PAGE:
Lack of formal documentation, event monitoring, and permissions and privileges control, remain common among industrial control system environments, according to the Department of Homeland Security.
The assessment identified security gaps in the enterprise and control system networks for over 230 critical asset owners, the Industrial Control Systems-Computer Emergency Response Team (ICS-CERT) said in its latest issues of ICS-CERT Monitor. The assessments were designed to strengthen the country's critical infrastructure's overall security posture.
Lack of formal documentation for processes and policies within the organization was a common security gap across industrial control system operators, owners, and manufacturers, ICS-CERT said. Poor systems access controls in place meant organizations were not properly controlling who had the proper permissions to access the network and various resources. Privilege management and access controls are important in these kind of sensitive networks.
"ICS-CERT encourages asset owners to review their network for these common security gaps and take measures to eliminate known system vulnerabilities," ICS-CERT wrote.
Another common gap was in event monitoring, as organizations were falling behind on audits and accountability. This included issues such as not having security audits or assessments at all, and poor—or none at all— logging practices. For some organizations, the network architecture was not well understood, or the administrators were not consistently enforcing remote login policies or controlling incoming and outgoing media.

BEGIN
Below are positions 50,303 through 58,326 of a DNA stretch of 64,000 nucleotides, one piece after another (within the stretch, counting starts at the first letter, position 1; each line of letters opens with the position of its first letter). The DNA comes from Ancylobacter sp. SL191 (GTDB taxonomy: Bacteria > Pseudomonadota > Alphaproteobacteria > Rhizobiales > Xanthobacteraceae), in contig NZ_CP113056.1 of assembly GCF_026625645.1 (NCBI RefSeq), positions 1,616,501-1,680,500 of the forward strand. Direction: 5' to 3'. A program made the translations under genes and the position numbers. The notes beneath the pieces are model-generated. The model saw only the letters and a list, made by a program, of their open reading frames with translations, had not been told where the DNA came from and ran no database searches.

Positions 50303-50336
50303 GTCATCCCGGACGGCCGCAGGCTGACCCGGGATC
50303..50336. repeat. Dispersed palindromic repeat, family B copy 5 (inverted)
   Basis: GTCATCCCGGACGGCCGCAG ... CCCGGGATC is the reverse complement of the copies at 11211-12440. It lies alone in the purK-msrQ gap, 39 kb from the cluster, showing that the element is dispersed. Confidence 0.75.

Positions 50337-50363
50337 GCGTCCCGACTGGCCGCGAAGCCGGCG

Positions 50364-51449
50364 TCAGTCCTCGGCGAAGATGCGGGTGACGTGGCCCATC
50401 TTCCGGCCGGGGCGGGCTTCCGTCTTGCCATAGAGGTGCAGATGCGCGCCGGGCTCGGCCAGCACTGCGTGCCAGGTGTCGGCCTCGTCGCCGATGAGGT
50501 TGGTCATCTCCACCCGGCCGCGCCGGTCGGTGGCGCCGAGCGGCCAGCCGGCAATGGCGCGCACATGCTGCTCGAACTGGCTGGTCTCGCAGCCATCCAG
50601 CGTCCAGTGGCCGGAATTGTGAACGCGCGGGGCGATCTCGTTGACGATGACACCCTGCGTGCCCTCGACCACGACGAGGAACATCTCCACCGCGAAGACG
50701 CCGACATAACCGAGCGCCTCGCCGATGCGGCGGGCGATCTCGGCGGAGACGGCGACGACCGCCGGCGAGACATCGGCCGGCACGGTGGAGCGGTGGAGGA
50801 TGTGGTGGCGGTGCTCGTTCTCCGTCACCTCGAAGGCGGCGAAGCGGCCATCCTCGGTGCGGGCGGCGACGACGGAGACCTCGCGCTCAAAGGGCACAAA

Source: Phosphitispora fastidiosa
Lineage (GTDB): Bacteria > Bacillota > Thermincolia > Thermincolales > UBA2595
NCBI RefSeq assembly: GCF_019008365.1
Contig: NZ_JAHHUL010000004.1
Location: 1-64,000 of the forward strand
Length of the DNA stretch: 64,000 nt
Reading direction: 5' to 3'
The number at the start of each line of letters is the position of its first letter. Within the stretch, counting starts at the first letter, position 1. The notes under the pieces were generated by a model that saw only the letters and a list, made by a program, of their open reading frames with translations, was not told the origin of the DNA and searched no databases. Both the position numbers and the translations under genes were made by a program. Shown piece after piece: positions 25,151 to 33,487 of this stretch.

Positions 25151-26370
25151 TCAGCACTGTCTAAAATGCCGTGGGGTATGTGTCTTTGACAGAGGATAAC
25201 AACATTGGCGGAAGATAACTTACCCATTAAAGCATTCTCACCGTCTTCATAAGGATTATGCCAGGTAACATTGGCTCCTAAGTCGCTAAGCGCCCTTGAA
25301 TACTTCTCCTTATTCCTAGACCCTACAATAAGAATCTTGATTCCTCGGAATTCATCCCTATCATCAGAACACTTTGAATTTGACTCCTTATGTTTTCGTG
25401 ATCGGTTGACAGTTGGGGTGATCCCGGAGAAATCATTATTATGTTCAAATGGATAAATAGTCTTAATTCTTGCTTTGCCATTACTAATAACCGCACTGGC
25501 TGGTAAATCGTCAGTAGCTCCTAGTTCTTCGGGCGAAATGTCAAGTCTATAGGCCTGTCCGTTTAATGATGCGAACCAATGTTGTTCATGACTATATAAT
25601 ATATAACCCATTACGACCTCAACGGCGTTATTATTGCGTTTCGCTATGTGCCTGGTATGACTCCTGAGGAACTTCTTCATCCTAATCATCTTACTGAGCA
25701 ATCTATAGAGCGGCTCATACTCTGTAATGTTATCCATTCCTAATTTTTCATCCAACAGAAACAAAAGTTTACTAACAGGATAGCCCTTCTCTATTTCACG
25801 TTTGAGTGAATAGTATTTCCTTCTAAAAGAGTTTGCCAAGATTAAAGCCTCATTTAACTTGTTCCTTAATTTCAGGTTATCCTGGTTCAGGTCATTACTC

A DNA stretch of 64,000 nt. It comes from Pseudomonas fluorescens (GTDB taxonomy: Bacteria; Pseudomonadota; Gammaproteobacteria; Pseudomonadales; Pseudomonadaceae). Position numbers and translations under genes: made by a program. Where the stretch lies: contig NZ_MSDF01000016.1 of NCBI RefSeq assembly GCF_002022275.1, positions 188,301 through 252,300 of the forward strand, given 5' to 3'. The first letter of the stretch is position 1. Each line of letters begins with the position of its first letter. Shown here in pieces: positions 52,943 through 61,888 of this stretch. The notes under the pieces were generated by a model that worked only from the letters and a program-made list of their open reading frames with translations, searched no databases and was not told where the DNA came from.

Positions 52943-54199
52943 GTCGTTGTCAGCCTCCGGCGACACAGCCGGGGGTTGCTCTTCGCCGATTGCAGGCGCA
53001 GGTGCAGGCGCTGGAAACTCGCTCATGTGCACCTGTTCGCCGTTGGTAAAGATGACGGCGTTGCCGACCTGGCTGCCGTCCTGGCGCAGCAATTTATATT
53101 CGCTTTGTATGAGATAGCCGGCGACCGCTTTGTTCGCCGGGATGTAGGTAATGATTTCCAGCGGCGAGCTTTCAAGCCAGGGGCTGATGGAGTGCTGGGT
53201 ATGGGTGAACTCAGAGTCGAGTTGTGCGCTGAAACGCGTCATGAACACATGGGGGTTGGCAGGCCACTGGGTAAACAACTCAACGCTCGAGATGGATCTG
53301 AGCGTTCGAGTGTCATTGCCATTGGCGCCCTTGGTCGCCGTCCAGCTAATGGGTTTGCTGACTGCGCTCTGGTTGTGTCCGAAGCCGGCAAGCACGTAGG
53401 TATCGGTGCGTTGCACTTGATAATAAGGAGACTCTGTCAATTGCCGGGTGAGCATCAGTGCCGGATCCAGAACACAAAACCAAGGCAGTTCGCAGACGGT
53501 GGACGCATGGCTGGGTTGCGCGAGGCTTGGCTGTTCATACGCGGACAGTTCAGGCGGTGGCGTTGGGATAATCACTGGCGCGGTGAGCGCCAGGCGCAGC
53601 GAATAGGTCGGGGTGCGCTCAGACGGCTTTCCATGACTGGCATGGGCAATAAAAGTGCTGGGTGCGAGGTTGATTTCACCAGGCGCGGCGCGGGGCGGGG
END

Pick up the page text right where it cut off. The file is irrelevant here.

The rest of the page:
ICS-CERT used the newly launched CyberSecurity Evaluation Tool (CSET) and compared each organization's security practices against accepted industry standards.
Other common security weaknesses included improper authentication controls and credentials management. In many cases, the network was designed poorly, such as not defining a security perimeter or improperly configured firewalls. Network devices were not properly configured and some in some cases, there was little or no monitoring by intrusion detection systems taking place. Along with improperly deployed network devices, the assessment uncovered configuration issues, such as weak testing environments, weak backup and restore capabilities, and poor or limited patch management.
The three year onsite assessment reviewed existing customer systems to discover possible vulnerabilities as well as developing strategies for effective defense-in-depth processes. Organizations also learned about national cybersecurity standards, industry-based recommendations, and best practices as part of the assessment.
"The assessments also assisted these organizations in identifying and prioritizing their most critical vulnerabilities requiring immediate attention and provided real-time resolutions and recommendations for enhancing their security awareness and defensive posture," ICS-CERT said.
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